Sheet Music Collection

By Pen Bogert
Reference Specialist

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"Kentucky Mechanic’s Fair Polka," composed by Otto Ruppius, 1853. Filson Library Collection In order to make the collection more accessible to researchers, The Filson is now cataloging the collection, which will be available through the Online Computer Library Center (OCLC) and our online catalog. At present, over 300 pieces have been cataloged. Researchers may search this collection by composer, arranger, publisher, lithographer, place of publication, topic, cover illustration and type of music.

A collection of this scope enables researchers to study changing tastes in popular music, trends in dance forms, and changes in popularity of types of musical instruments. For example, one can readily see how the polka replaced the mazurka, quadrille and earlier dance forms in the 1840s; how minstrel music grew in popularity in the 1840s and 1850s; the sudden rise in popularity of ragtime in the 1890s; and the popularity of blues by the 1920s.

Since these changing tastes in pop culture also mirror changes in American society, this collection is a wonderful resource for the study of American social history. Who bought sheet music? Only the upper class could attend the balls and cotillions and afford the piano-fortes for which most of the early music was composed, therefore making them the major market for music publishers. The Filson collection includes many bound copies of pieces owned by young music students such as Frances A. Thruston (1826-1896), the daughter of a wealthy Louisville merchant. Her six bound volumes not only show the songs that were popular in the 1830s to 1840s but also introduce us to the elite of this period.

"Watch the Fords Go By," published by Louisville Motors Incorporated, 1936. Words and Music by Cliff Slider. Filson Library Collection Several pieces were dedicated to her contemporaries – daughters of other wealthy Kentuckians – and include “The Louisville Quadrilles” (1839), “The Cincinnati Hop Waltz” (1839) and the “Grey Eagle Cotillions” (1840), the latter in honor of the famous horse race between Grey Eagle and Wagner in 1839. Other pieces, such as “The Drennon Polka Quadrilles” (1849) and “The Paroquet Springs Waltz” (1843), commemorate Kentucky spas frequented by the elite during the summer months. The latter piece was dedicated to Sally Ward, the reigning socialite of her era. During the 1840s and 1850s a greater variety of performance venues became available to the general public, and published vernacular American music, fueled by the wide popularity of minstrel shows, became popular. Songs taken from European and African American fiddle traditions were in great demand. The great influx of German immigrants in the 1840s helped to popularize both the polka and brass band music.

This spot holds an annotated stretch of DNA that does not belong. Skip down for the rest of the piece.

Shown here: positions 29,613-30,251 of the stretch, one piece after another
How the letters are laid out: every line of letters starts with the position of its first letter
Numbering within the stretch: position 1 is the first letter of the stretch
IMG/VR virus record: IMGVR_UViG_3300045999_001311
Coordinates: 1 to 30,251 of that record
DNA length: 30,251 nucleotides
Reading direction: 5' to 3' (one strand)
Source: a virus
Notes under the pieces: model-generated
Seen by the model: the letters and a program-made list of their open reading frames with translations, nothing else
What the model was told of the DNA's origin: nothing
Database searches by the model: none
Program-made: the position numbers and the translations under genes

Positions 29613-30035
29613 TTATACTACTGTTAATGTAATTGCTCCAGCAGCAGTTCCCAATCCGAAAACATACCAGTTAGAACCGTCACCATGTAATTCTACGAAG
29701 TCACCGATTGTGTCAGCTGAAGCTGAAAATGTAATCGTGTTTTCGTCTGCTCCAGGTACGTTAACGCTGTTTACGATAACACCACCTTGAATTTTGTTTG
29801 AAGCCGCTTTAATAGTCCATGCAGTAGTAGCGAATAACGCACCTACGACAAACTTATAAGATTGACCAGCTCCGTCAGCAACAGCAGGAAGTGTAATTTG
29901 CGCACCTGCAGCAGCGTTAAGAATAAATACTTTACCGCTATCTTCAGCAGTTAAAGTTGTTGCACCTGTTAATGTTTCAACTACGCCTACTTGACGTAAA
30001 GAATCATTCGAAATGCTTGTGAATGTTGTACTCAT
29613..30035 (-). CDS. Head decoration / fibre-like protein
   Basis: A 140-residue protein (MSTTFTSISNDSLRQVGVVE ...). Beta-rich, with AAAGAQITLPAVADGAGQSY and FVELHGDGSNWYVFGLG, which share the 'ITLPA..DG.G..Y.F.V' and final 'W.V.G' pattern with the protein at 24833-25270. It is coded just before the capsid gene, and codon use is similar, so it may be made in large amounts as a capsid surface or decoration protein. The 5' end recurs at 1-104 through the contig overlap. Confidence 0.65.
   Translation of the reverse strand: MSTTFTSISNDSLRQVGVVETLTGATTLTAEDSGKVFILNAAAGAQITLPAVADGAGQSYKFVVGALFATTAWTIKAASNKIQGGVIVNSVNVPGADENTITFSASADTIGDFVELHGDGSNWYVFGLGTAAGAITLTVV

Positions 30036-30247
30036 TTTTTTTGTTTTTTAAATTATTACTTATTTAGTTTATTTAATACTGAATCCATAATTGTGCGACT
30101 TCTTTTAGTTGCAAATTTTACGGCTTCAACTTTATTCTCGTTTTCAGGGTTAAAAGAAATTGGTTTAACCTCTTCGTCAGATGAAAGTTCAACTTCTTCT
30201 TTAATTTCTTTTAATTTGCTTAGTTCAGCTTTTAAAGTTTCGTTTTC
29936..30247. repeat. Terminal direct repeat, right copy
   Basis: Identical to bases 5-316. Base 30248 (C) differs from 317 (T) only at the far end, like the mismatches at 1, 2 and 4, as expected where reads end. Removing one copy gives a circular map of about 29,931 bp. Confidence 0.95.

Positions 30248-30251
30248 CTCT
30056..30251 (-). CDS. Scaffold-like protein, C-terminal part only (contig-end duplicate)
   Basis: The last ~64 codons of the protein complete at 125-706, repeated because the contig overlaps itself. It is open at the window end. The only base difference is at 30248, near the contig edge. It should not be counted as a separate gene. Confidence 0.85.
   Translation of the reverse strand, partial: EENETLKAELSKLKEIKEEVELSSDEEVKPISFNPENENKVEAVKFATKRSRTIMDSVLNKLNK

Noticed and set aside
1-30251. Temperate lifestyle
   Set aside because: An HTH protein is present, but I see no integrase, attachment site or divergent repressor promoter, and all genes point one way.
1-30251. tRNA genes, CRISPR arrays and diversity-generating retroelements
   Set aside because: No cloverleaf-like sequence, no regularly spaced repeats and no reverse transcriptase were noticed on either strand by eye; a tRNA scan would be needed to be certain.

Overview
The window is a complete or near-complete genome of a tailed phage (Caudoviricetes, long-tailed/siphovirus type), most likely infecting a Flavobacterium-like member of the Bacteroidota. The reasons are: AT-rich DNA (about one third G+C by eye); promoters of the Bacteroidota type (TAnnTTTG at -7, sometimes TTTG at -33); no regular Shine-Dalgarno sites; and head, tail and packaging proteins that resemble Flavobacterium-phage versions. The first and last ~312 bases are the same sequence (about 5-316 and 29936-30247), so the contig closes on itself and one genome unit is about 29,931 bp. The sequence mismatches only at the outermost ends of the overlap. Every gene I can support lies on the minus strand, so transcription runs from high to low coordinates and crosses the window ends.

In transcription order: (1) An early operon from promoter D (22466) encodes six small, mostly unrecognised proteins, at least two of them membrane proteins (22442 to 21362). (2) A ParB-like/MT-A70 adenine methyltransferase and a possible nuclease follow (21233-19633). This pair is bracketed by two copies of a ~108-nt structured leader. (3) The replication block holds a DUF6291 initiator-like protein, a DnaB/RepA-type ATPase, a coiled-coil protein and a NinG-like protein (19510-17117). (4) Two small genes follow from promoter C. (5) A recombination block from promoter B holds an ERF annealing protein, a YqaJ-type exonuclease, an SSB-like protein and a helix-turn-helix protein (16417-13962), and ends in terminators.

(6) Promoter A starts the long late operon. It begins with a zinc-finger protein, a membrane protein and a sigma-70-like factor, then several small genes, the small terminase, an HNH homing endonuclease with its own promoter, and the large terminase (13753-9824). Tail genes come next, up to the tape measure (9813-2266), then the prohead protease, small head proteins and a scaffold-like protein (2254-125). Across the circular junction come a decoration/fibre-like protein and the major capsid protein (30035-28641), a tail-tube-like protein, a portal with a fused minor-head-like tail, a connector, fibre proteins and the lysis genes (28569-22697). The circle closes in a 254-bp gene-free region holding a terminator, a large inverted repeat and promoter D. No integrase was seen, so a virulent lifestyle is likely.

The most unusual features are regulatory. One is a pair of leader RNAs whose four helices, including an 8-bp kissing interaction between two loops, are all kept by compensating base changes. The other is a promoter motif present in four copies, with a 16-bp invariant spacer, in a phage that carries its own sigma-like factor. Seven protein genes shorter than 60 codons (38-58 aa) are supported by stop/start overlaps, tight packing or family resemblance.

"Watch the Fords Go By," published by Louisville Motors Incorporated, 1936. Words and Music by Cliff Slider. Filson Library Collection Almost any national or local event and political, social or economic issue became the subject for enterprising composers and publishers. Political campaigns, exhibitions, funerals of major figures, cities, disasters and changes in transportation were reflected in music. For example, William Henry Harrison’s presidential campaign was commemorated by “The Log Cabin Quickstep” (1840). The 1853 exhibition in Louisville by the Kentucky Mechanics Institute was the subject of the “Kentucky Mechanics Institute Polka,” complete with a color lithograph of the exhibition building. Dozens of songs were published on the funeral of President Lincoln. Tough economic times were reflected in “Money Is A Hard Thing to Borrow,” sung by the Campbell Minstrels in 1854. Published music not only chronicled military conflicts, but also served to rally public support for the War With Mexico, the Civil War and later wars and to help the public memorialize these conflicts.

Sheet music, particularly its cover art, reflected the mores and values of society at the time. Subjects as diverse as attitudes towards war, racism, courtship, occupations, material gain and many other topics can be studied at length in this collection. The world of African American composer and cornetist Francis Johnson (“Philadelphia Grays Quick Step”) is juxtaposed against the “Christy Minstrels’ Stop Dat Knocking At My Door” (1847), or compare “The Paroquet Springs Waltz” with its 20th century counterpart, “Kentucky Lake” (“the place for wholesome fun,” 1950). These examples represent just a few possibilities that await persons researching almost any aspect of American history.

"St. Charles St. Nicholas Polka Schottish," by Will S. Hans. Published by Louis Tripp, Louisville, Ky., 1865. Respectfully Inscribed to the Lady Patrons of the People’s Line. Filson Library Collection "Demon Dance from the Black Crook," as performed at the Louisville Theatre, composed by Frank H. King, Louisville, Ky., to Miss Mattie Bently. Published by Louis Tripp, Harmony Hall, 1867. Filson Library Collection "The Ashland Quick Step," as performed before the Clay Club of Lexington, Ky., by the Amateur Brass Band at the dedication of their new hall. Composed and dedicated to the Hon. H. Clay by W. Ratel, 1844. Filson Library Collection

Volume 4, Number 4

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